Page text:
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“ASEAN needs a policy mechanic”
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“ASEAN needs a policy mechanic”

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jak-hardy-picThe Association of Southeast Asian Nations is facing challenges, writes Jak Hardy, 20, a Correspondent from Australia, who suggests the remedies can be found in the skills of a policy “mechanic”.

ASEAN cannot defend basic liberties as long as it relies on its insufficient internal mechanics.

These structures were born of ideologies incompatible with the values upon which the rights perch, that is, universality, equity, and democracy. Instead, they fail to remain independent, their decisions are political garb, and their institutions are not, in the end, designed to enforce those decisions.

But with the help of a policy mechanic, there is still room for change on these issues of independence, instruments and instituions.

A patent insufficiency is observable in the lack of independence within ASEAN’s executive arms (Commissions and Committees). For example, the ASEAN Intergovernmental Commission on Human Rights (“AICHR”) is comprised of ten government-appointed representatives. Similarly structured are the Committee on the Implementation of the ASEAN Declaration on the Protection and Promotion of the Rights of Migrant Workers (“ADMW”) and the two faculties of the Commission on the Promotion and Protection of the Rights of Women and Children (“ACWC”).

Given that government bias is an Everest to overcome, especially those ruled by one party, the hope for democratic independence in these bodies is a faint one. it’s simply solved, though!

ASEAN could decide to shift the onus of selecting a representative to the national human rights institutions, which are supposed to be independent themselves. It would allow, theoretically, for closer scrutiny and less bureaucratic interference.

In terms of instruments, of the eleven documents over which ASEAN guards, eight are unenforced and non-binding declarations – including the ASEAN Human Rights Declaration 2012 (“ADHR”).

Two are Action Plans, which are nothing more than unenforced (though measurable) strategies to achieve social ideals. Only one document in the entirety of the ASEAN legislative lot is binding, and that is its foundational Charter, to which all member states are a party.

The ASEAN Charter 2007 is basically a “company constitution” that makes small mention of human rights. Whilst a step in the right direction, the charter fails to bind member states to any defined rights standard. What it does do, pursuant to one of its articles, is enforce the notion of territorial
integrity and sovereignty which can be, and is interpreted as, a defence for non-interference when it comes to domestic human rights violations.

The solution? Binding documents anchored by incentives (e.g. requisites for hosting key events, trade treaties) and penalties (e.g. suspensions, sanctions). These enforcement methods require institutions given such power.

Now, even if the instruments they produced were enforceable, and their members were independent, ASEAN’s institutions would remain merely consultative. The AICHR, the “overarching regional human rights body” with fourteen mandates, is just that. Meeting twice-yearly, it’s basically a
marketing and research institute, holding no judicial or penalising authority.

The ACWC and ADMW are similarly ineffective. The only way to fix this problem is to grant these institutions enforcement functions, lest they remain political marketing bodies.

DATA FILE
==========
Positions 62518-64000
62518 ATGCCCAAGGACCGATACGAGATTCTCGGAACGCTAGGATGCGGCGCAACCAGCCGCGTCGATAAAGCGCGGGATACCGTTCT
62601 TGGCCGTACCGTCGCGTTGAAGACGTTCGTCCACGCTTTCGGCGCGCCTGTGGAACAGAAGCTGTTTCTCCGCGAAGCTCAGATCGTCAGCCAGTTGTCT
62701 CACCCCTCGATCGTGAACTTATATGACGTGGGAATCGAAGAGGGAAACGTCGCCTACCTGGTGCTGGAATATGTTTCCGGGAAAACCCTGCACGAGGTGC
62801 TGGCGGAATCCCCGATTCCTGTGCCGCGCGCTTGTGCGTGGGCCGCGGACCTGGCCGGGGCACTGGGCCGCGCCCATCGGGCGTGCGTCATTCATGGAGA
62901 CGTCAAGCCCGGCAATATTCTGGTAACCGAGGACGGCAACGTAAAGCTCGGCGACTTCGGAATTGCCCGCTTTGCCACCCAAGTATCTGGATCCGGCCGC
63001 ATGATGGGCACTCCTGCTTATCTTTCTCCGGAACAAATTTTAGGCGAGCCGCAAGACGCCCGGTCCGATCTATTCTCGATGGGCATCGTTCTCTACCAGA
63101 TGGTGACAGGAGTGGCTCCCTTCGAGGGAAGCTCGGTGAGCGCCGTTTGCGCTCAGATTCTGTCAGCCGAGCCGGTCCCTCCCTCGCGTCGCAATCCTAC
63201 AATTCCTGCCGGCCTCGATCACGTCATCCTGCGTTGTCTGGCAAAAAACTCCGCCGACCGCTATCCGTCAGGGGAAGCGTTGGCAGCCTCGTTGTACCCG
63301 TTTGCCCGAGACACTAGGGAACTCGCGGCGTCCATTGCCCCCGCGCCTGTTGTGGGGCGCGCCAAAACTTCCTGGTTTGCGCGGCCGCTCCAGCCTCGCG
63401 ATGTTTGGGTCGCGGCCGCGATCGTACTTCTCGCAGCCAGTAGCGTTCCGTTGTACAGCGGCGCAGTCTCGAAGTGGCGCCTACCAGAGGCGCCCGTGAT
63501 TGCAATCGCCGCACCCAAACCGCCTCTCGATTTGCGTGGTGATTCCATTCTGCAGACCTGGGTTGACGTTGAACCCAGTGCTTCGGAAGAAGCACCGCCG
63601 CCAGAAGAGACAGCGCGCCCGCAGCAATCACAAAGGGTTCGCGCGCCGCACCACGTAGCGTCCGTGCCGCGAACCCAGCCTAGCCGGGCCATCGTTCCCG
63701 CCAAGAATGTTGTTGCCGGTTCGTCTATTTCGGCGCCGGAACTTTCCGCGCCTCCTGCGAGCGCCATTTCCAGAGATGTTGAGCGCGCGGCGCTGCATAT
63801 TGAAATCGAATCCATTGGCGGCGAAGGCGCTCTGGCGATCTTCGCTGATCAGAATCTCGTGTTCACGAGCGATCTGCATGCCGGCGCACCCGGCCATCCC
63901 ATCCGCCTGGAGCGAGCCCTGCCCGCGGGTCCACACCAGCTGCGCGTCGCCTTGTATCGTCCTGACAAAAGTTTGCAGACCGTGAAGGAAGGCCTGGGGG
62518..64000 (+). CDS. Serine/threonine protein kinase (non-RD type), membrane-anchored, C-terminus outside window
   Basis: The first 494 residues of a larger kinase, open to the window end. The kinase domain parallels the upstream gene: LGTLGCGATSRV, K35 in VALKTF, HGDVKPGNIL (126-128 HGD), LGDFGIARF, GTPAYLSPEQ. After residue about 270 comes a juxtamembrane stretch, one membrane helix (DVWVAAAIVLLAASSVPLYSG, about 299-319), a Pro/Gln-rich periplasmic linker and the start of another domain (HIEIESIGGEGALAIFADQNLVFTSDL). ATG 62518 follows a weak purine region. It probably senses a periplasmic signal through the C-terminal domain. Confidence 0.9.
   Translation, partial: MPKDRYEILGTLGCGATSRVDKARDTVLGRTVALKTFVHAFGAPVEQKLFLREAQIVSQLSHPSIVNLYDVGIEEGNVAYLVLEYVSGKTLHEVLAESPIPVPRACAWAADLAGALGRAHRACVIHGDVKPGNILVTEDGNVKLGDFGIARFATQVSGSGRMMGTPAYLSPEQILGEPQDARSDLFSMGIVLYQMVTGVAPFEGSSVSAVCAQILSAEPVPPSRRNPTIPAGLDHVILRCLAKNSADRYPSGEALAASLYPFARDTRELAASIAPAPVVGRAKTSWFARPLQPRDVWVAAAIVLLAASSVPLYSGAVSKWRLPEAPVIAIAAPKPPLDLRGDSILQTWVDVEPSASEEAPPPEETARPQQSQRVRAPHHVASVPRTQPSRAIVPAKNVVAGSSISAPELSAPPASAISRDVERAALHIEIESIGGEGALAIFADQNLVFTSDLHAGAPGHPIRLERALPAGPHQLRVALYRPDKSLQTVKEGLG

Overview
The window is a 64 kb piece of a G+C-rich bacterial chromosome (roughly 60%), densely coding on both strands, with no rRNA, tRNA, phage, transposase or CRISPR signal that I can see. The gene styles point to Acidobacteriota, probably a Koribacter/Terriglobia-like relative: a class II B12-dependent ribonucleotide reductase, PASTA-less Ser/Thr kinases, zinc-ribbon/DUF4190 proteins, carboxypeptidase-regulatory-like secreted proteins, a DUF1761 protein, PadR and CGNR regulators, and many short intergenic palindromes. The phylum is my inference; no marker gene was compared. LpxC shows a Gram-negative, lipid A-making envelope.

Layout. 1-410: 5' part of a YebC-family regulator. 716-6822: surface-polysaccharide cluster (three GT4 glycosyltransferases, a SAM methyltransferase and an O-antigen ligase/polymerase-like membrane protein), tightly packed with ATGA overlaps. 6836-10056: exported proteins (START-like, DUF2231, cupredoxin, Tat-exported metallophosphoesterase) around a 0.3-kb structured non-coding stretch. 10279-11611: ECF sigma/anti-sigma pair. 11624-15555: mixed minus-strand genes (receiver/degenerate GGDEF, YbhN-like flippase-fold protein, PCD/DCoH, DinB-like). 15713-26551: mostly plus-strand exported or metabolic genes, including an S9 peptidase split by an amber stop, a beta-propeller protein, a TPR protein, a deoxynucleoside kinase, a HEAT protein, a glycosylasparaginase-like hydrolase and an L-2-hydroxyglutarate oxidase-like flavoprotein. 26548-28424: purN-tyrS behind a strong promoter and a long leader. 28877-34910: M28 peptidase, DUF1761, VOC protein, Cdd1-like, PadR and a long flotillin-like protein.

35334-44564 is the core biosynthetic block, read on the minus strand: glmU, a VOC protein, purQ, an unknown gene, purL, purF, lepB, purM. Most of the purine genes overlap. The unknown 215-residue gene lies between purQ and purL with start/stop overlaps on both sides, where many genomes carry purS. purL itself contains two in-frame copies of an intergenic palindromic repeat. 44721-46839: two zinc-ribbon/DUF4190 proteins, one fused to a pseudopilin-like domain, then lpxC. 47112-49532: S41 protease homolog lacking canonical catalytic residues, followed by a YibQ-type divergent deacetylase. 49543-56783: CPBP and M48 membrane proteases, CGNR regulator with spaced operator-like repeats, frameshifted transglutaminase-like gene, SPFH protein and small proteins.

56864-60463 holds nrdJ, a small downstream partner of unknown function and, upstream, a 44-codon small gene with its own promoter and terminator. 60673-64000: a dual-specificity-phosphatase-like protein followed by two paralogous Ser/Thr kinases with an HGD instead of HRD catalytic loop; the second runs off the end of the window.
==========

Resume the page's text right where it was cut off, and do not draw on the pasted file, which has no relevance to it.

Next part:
With Asia’s growing populace, there is an increasing need to jump-start sustainable development, human rights included. ASEAN has the choice: stifle a dignified, just future for South-east Asia, or be its catalyst.

To find out more, check out these articles:
• Leo Suryadinata & Kin-Wah Chin, Michael Liefer – Selected Works on Southeast Asia (2005, Singapore Institute of Southeast Asian Studies).
• University of Hong Kong (Department of Law, Government and Society), Final Declaration of the Regional Meeting for Asia of the World Conference on Human Rights (2012, University of Hong Kong).
• Jean-Marc Ferre, ‘UN official welcomes ASEAN commitment to human rights but concerned over declaration wording’ United Nations News Centre (19 November 2012).
• Arghea Hapsari, ‘NGOs to report rights abuse cases to AICHR’ Jakarta Post (29 March 2010).
• Catherine Renshaw, ‘The ASEAN Human Rights Declaration – Cause for Celebration?’ Regarding Rights (25 January 2013).
• D Kim ‘Is Culture Destiny? The Myths of Asia’s Anti-Democratic Values’ Foreign Affairs (November 1994, rFlorida).
photo credit: U.S. Department of State Secretary Kerry Delivers Remarks at the ASEAN Foreign Ministers Meeting via photopin (license)

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About me: Aiming for doctoral research, I’m currently studying a Graduate Certificate in Business Administration and Bachelor of Laws, having obtained a Diploma of Ministry in 2013.

I’ve been privileged to work with youth in many contexts, including as a Coordinator of Policy and Advocacy with CYPAN and as an Associate Fellow of the Royal Commonwealth Society.

Obsessed with Mexican food, political dramas and Nutella, I am resolved to raising catalytic WorldChangers, and intend to do this as an advocate, adviser and an academic

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Opinions expressed in this article are those of the author and do not necessarily represent the views of the Commonwealth Youth Programme. Articles are published in a spirit of dialogue, respect and understanding. If you disagree, why not submit a response?
To learn more about becoming a Commonwealth Correspondent please visit: http://www.yourcommonwealth.org/submit-articles/

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